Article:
None of us should live in a world where we consider the in-flight movie screen on an airplane to be an upgrade. No matter how big your smartphone screen is, you should never watch movies on it.
Ergonomically, it’s painful enough to provoke anger. On a bus or a plane, watching a blockbuster will make your fellow passengers envious. And it’s an act of gluttony to watch a movie at home when you could be out there filming one yourself.
All of these reasons are why you should not watch movies on your smartphone.
Watching Movies on Your Smartphone Is Rude
Some smartphone-movie-watching evangelists may tell you that being able to watch a movie on your smartphone means that you can take your movies anywhere. That’s true, and that’s a problem.
Unlike the quiet, nonintrusive activity of reading a book, watching a movie is, sometimes unintentionally, a communal experience. Have you ever tried to get some sleep on a flight but instead got sucked into whatever movie the person sitting across from you was watching, even though you couldn’t hear the sound?
The same principle is true anywhere else you would think to watch a movie on your phone in public: the subway, the train, the bus, or the doctor’s waiting room. The people around you will be drawn into your sub-par movie-watching experience, probably not by choice
If you think you can limit the awkwardness by choosing only G or PG-rated movies, then you have already compromised your own watch-movies-anywhere edict, and, to be frank, your boorish behavior is still pretty annoying.
Watching Movies on Your Smartphone Is Bad for Your Health
Ergonomically, there is no comfortable way to watch a movie on your phone. Even if you are sitting in a chair custom-built to accommodate you, you’ll strain your neck trying to look at your phone. And if you hold it up to your eyes, you’ll tire out your arms.
The only possible way to watch a movie comfortably on your phone is to purchase an adjustable neck stand like the Tekie Cell Phone Holder, but just one look at yourself in the mirror wearing one will prove that it is a crime against nature.
Additionally, we all know that screen fatigue is real. Squinting exacerbates the effects of eye strain. This is inevitable when trying to watch a big budget films on your phone.
Watching Movies on Your Smartphone Lessens the Experience
Well, wait a second, you might be thinking, why can’t I just hold the phone screen all the way up to my eyes, like one of those cheap VR headset experiences? Voila! Instant movie screen.
It’s certainly possibly, but try holding your phone there for a 90-minute runtime. Additionally, you yourself have to hold perfectly still as well, so you can’t laugh or react in any way.
Even if you invest in the best smartphone screen, they can only get so big. A smartphone screen simply isn’t good enough for you to appreciate the visuals of a big budget blockbuster.
Watching Movies on Your Smartphone Devalues the Art
Call us Luddites, but just because you can do something in the digital age doesn’t mean you should. Streaming movies can be bad for you. The ability to watch almost any movie, anytime, anywhere means that movies have become the white noise of our lives, always present in the background but increasingly less appreciated.
This is bad for the film industry, as average-but-accessible movies can do just as well as the big-budget blockbusters. But it’s also bad for us, the consumers of this artform, who will start to notice a decline in quality as budgets are squeezed.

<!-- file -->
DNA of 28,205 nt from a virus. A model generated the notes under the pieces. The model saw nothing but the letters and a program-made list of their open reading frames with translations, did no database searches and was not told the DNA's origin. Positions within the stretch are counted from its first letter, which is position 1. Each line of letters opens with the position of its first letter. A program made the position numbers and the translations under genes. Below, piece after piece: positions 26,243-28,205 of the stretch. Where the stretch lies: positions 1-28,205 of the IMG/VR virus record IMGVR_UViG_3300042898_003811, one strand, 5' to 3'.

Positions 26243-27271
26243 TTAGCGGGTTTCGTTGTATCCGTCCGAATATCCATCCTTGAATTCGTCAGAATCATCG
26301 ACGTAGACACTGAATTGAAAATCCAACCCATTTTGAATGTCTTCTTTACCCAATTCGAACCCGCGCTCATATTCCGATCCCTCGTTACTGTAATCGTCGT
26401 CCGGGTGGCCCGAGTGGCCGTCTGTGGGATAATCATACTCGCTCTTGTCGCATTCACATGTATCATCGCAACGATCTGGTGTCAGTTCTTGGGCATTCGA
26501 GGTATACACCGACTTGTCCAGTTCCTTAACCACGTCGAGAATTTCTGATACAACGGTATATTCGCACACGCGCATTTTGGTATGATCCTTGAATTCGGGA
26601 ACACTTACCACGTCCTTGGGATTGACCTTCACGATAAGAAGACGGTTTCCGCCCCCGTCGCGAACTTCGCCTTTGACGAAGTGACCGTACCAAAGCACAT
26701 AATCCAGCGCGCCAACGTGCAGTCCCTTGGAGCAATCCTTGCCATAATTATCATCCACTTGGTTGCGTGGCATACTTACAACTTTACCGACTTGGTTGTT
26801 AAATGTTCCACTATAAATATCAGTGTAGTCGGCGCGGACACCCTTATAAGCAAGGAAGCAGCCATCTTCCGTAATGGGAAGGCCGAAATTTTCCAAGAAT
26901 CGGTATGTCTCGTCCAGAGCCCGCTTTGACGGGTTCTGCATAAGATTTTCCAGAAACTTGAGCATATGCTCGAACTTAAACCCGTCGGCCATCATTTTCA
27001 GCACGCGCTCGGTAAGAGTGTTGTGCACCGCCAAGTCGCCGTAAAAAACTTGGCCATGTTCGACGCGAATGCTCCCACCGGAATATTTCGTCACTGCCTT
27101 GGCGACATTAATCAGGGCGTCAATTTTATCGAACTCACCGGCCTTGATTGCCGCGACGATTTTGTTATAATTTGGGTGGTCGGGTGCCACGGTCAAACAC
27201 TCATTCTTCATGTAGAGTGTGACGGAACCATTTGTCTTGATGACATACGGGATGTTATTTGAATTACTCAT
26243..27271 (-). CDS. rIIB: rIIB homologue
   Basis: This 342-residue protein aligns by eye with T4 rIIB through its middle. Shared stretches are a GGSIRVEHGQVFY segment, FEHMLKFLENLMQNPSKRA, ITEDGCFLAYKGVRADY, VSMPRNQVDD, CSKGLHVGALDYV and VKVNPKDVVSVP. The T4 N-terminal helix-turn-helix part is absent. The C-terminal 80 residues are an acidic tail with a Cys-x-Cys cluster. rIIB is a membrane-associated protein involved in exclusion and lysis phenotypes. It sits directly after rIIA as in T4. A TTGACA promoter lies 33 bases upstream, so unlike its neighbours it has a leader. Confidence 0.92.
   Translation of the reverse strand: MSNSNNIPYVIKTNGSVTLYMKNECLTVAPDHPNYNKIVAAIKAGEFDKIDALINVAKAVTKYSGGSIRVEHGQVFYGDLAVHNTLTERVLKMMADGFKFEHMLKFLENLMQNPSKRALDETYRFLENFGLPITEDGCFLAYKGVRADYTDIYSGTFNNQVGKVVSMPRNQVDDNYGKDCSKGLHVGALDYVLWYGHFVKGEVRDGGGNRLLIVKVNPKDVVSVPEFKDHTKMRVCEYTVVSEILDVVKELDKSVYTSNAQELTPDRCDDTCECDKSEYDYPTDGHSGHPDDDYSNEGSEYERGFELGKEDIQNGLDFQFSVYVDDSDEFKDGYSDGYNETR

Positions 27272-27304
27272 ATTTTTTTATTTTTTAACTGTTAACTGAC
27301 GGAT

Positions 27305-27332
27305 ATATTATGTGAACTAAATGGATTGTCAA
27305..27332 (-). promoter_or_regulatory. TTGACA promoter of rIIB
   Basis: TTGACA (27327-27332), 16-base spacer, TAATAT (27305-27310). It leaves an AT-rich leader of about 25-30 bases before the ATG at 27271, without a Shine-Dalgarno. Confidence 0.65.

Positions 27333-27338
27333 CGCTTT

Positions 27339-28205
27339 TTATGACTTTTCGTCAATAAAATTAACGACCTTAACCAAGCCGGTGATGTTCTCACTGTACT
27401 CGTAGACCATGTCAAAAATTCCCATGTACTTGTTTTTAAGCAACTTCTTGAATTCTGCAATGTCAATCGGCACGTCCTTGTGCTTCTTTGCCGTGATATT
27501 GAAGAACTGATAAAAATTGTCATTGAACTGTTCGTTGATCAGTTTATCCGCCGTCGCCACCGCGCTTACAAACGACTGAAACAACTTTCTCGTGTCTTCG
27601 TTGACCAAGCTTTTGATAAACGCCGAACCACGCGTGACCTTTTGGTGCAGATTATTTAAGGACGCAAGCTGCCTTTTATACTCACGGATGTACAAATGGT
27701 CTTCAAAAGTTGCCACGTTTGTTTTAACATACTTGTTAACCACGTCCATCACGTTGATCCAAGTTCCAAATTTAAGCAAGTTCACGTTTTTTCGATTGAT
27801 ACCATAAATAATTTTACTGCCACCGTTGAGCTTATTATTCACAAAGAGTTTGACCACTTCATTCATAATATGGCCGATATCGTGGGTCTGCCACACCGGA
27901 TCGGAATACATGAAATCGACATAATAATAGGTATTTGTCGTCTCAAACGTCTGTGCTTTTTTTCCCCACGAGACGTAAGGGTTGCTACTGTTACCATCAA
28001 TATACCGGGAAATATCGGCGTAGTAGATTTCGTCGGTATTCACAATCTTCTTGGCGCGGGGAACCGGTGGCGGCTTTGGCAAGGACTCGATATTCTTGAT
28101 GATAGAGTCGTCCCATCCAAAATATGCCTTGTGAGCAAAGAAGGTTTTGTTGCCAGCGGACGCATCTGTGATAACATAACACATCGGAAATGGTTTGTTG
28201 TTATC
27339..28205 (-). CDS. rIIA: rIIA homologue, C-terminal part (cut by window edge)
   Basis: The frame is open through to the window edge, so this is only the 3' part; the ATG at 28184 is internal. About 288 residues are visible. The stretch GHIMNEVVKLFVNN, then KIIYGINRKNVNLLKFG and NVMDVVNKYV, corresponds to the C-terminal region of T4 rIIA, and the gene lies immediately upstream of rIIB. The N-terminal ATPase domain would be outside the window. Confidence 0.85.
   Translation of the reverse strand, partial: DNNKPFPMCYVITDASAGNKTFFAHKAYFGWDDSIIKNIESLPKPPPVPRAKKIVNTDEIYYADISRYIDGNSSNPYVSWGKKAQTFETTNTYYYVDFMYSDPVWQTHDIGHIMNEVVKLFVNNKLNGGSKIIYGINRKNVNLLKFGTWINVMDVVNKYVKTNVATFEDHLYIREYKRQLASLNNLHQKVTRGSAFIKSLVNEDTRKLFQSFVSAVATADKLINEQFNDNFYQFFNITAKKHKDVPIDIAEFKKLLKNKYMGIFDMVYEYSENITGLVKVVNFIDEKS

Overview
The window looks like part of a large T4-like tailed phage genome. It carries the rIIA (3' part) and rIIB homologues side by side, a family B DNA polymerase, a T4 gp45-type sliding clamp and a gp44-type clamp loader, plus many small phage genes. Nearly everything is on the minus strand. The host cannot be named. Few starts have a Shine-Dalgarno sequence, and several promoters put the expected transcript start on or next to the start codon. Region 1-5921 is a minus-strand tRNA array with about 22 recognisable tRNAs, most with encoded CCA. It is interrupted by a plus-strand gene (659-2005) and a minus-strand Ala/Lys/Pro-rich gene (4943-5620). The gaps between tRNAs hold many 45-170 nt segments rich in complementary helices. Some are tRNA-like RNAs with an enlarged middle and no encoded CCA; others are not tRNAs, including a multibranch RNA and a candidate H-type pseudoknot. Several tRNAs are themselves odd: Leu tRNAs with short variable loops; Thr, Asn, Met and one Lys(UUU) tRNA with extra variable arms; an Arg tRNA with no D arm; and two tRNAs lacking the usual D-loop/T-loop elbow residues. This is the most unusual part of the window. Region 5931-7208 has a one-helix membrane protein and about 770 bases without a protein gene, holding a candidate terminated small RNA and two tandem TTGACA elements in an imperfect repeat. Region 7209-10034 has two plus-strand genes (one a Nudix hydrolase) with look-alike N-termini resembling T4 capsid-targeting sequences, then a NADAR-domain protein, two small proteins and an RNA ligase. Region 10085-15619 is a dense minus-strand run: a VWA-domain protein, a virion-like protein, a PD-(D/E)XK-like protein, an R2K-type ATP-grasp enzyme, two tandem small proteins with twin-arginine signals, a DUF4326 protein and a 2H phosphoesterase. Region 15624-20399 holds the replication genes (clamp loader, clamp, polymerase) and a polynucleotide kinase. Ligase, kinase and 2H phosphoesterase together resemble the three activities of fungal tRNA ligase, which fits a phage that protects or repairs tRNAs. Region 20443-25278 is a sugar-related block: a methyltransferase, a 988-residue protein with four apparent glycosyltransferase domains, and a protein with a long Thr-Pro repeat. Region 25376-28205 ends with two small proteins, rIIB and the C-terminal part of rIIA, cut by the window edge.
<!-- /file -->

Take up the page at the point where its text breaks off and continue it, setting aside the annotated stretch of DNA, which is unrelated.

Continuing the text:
Watching Movies on Your Smartphone Upsets Filmmakers
No filmmaker gets into the business with a lifelong dream of making movies for tiny screens. No matter what distributors like Netflix and Amazon Prime may let you do, the people you should be listening to are the ones who actually make the content you’re watching.
David Lynch makes his thoughts on watching movies on phones explicitly clear in this YouTube video:
These Days, Smartphones Are for Making Movies
The worst sin that you commit when you watch movies on your phone is the sin of sloth.
Your phone is a poor movie-watching device. When it comes to movie-making, however, it’s downright revolutionary. Using it for nothing more than watching movies is like using a Ferrari for grocery runs.
High Flying Bird, a film by Steven Soderbergh on Netflix, should be your call to action. Just like he did with his 2018 movie, Unsane, Soderbergh shot it almost entirely on iPhones. It’s almost impossible to tell, if you don’t know what to look for.
The movie utilizes all the strengths of the iPhone’s camera. The character close-ups look great. The camera is small, and goes anywhere easily. Complicated shots that would normally take hours to set up can be done with minimal equipment.
Smartphone cameras obviously have their drawbacks. Some of the indoor shots are way too dark, and the wide shots are a little curvy. These are nit-picky details, however, since the device that you currently have in your pocket has clearly demonstrated that it can create a polished feature film.
It simply doesn’t matter that High Flying Bird was shot on a phone, and that is remarkable. The characters are interesting, the dialogue is snappy, and the cinematography is beautiful. With a good idea and good actors, you too have ability to walk outside and make a masterpiece.
Support Your Local Movie Theater
We’ve spent a lot of time in this article telling you what you can’t do, but there is one proactive step you can take. The next time you feel the urge to watch a movie on your phone, take a walk to your local theater instead.
If you do, you’ll be supporting the local economy, and the arts as a whole. But don’t think of it as act of charity. Take a look at how movie theaters can ensure their survival by providing you with a unique experience; something your smartphone simply cannot provide.